Heritage: The history of Aldborough Hatch

Some of the 6,000 bulbs planted over the past three years by members and their friends at St. Peter

Some of the 6,000 bulbs planted over the past three years by members and their friends at St. Peters Church in Aldborough Hatch. Picture: Ron Jeffries - Credit: Ron Jeffries

The Recorder takes a look at the history of some of the area’s most famous estates and manor houses and how they impacted the area’s place names

Although the name may have been derived from the family of Aldburgh - first recorded in our patch of east London in the 14th century - it is now widely believed that the family had already taken its name from the place itself.

"Bury" in this sense means manor house, and in the same way that there is Newbury nearby, this place was most likely known as Oldbury or "Aldbury".

The estate, which later included Downshall and Newbury lay on the southern edge of Hainault Forest, included an entrance or gateway, known as a "hatch", to the forest and to the east of Barkingside.

There were, at one time, four or five mansions in the area, which slowly adopted the name Aldborough Hatch.

Being secluded, it was a favourite residential palace of the gentry.

It is even reported that Queen Elizabeth I stayed in one while on a visit to Wanstead House - this shouldn't be a surprise, as she is reported to have stayed in 241 different recorded places during her reign.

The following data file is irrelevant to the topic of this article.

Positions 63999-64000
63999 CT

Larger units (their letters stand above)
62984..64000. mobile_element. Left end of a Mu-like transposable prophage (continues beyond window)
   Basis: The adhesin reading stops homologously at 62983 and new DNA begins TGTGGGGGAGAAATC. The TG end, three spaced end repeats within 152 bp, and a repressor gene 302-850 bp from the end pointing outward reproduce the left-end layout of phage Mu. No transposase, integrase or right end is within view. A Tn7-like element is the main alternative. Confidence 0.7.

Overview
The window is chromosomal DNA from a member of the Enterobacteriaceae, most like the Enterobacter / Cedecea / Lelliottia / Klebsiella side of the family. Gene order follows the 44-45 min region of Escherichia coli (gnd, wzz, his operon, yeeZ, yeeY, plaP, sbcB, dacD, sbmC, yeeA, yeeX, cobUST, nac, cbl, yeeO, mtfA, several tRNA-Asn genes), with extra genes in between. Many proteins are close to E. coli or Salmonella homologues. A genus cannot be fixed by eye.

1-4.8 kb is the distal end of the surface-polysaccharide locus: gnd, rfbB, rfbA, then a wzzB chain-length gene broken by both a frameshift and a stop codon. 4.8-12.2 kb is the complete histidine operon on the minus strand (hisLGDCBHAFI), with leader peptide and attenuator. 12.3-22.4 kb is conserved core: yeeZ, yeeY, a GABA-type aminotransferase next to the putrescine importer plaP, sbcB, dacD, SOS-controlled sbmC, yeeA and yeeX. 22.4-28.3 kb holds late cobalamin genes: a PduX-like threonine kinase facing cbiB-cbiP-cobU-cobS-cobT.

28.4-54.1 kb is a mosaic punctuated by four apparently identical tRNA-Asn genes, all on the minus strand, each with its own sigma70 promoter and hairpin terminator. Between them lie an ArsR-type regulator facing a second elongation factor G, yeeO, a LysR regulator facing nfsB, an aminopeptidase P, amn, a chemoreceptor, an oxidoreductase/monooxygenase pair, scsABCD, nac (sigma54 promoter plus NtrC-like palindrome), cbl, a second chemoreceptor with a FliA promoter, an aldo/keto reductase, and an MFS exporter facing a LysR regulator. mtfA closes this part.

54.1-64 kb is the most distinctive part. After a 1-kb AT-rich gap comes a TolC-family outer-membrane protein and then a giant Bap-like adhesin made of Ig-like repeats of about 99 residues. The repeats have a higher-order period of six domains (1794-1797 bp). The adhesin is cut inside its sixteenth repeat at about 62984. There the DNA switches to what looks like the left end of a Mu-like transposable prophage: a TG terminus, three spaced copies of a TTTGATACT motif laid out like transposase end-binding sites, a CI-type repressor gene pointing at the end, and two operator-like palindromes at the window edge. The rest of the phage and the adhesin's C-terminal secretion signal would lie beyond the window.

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The famous poet John Dunne also stayed there while convalescing.

The refurbished Aldborough Hatch House, rebuilt in the 18th century, cost its owner Colonel Martin Bladen £14,000 - an astronomical figure in those days, roughly equivalent to £3million in today's money when adjusted for inflation.

Sadly, all the old manor houses have now gone.

The oldest was the original Aldborough Hall, which dated back to early Tudor times and was demolished in the early part of the 19th century.

In 1929, the crown bought Aldborough Hatch Farm, and finally the majority of the Aldborough Estate, which had been divided in 1668, was reunited.

In 1938, 87 acres of Aldborough House Farm estate and the whole of the Aldborough Hatch Farm were sold by the crown to the Corporation of the City of London as part of a deal involving land at Fairlop for a civil airport.

The farms were subsequently sold to Ilford Borough Council in 1953 when it was finally decided by the government under Winston Churchill not to build the airport there as the site for various reasons was considered unsuitable.